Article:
The credit card payments system is a paragon of standardisation. No other industry has such a strong history of driving and adopting uniform technologies, infrastructure and business processes. No matter where you keep a bank account, you can use a globally branded credit card to go shopping in almost every corner of the world. The universal Four Party settlement model, and a long-standing card standard that works the same with ATMs and merchant terminals everywhere underpin seamless convenience. So with this determination to facilitate trustworthy and supremely convenient spending in every corner of the earth, it’s astonishing that the industry is still yet to standardise Internet payments. We settled on the EMV standard for in-store transactions, but online we use a wide range of confusing and largely ineffective security measures. As a result, Card Not Present (CNP) fraud is growing unchecked.
This article argues that all card payments should be properly secured using standardised hardware. In particular, CNP transactions should use the very same EMV chip and cryptography as do card present payments.
In May 2014, the European Court of Justice (ECJ) ruled that under European law, people have the right to have certain information about them delisted from search engine results. The ECJ ruling was called the "Right to be Forgotten", despite it having little to do with forgetting (c'est la vie). Shortened as RTBF, it is also referred to more clinically as the "Right to be Delisted" (or simply as "Google Spain" because that was one of the parties in the court action). Within just a few months, the RTBF has triggered conferences, public debates, and a TEDx talk.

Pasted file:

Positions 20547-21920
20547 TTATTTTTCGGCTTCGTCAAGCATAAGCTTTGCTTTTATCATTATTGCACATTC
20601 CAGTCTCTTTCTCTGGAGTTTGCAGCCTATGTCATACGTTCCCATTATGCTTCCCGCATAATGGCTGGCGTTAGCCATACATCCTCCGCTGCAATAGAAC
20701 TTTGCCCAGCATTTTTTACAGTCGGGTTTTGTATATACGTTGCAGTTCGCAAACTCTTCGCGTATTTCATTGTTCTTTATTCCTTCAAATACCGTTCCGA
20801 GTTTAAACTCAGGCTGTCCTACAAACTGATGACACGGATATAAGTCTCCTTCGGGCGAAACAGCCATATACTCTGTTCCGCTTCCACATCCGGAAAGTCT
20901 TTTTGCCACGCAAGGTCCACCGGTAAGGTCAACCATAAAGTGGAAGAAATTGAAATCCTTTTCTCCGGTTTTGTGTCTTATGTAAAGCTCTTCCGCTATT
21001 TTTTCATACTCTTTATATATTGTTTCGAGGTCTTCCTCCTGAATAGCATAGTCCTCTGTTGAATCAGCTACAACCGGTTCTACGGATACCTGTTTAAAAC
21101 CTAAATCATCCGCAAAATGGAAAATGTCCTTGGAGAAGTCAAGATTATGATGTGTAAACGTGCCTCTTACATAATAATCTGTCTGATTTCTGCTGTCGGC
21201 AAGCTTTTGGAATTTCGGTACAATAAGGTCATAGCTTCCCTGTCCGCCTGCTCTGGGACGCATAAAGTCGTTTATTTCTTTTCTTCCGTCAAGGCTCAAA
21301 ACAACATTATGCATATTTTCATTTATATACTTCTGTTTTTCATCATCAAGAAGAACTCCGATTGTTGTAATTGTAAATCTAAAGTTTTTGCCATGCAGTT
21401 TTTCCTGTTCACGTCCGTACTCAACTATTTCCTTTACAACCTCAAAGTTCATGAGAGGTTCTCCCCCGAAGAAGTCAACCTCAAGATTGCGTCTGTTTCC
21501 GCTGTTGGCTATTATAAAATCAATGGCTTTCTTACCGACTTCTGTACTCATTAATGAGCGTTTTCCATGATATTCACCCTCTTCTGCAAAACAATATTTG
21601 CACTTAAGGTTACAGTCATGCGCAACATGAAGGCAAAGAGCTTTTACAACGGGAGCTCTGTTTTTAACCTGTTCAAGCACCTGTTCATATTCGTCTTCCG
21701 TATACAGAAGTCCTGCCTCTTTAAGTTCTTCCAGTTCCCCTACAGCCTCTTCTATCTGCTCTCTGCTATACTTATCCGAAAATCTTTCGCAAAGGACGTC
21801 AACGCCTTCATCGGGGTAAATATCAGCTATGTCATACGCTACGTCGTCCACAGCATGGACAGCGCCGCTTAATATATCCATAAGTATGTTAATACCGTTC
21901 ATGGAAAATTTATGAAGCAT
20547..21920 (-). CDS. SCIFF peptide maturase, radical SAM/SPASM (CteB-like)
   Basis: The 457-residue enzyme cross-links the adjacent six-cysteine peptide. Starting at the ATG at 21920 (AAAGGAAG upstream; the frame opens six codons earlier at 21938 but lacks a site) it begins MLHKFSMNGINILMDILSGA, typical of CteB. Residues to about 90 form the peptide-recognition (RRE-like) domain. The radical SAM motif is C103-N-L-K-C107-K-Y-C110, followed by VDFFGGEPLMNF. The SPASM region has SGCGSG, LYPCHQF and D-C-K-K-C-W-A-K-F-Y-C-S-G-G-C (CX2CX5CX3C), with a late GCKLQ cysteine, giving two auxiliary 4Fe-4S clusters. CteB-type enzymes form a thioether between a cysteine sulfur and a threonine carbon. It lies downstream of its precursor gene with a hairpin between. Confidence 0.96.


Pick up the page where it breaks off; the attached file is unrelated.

Google itself did two things very quickly in response to the RTBF ruling. First, it mobilised a major team to process delisting requests. This is no mean feat -- over 200,000 requests have been received to date; see Google's transparency report. However it's not surprising they got going so quickly as they already have well-practiced processes for take-down notices for copyright and unlawful material.
Secondly, the company convened an Advisory Council of independent experts to formulate strategies for balancing the competing rights and interests bound up in RTBF. The Advisory Council delivered its report in January; it's available online here.
I declare I'm a strong supporter of RTBF. I've written about it here and here, and participated in an IEEE online seminar. I was impressed by the intellectual and eclectic make-up of the Council, which includes a past European Justice Minister, law professors, and a philosopher. And I do appreciate that the issues are highly complex. So I had high expectations of the Council's report.
Yet I found it quite barren.
Recap - the basics of RTBF
EU Justice Commissioner Martine Reicherts in a speech last August gave a clear explanation of the scope of the ECJ ruling, and acknowledged its nuances. Her speech should be required reading. Reicherts summed up the situation thus:
- What did the Court actually say on the right to be forgotten? It said that individuals have the right to ask companies operating search engines to remove links with personal information about them – under certain conditions - when information is inaccurate, inadequate, irrelevant, outdated or excessive for the purposes of data processing. The Court explicitly ruled that the right to be forgotten is not absolute, but that it will always need to be balanced against other fundamental rights, such as the freedom of expression and the freedom of the media – which, by the way, are not absolute rights either.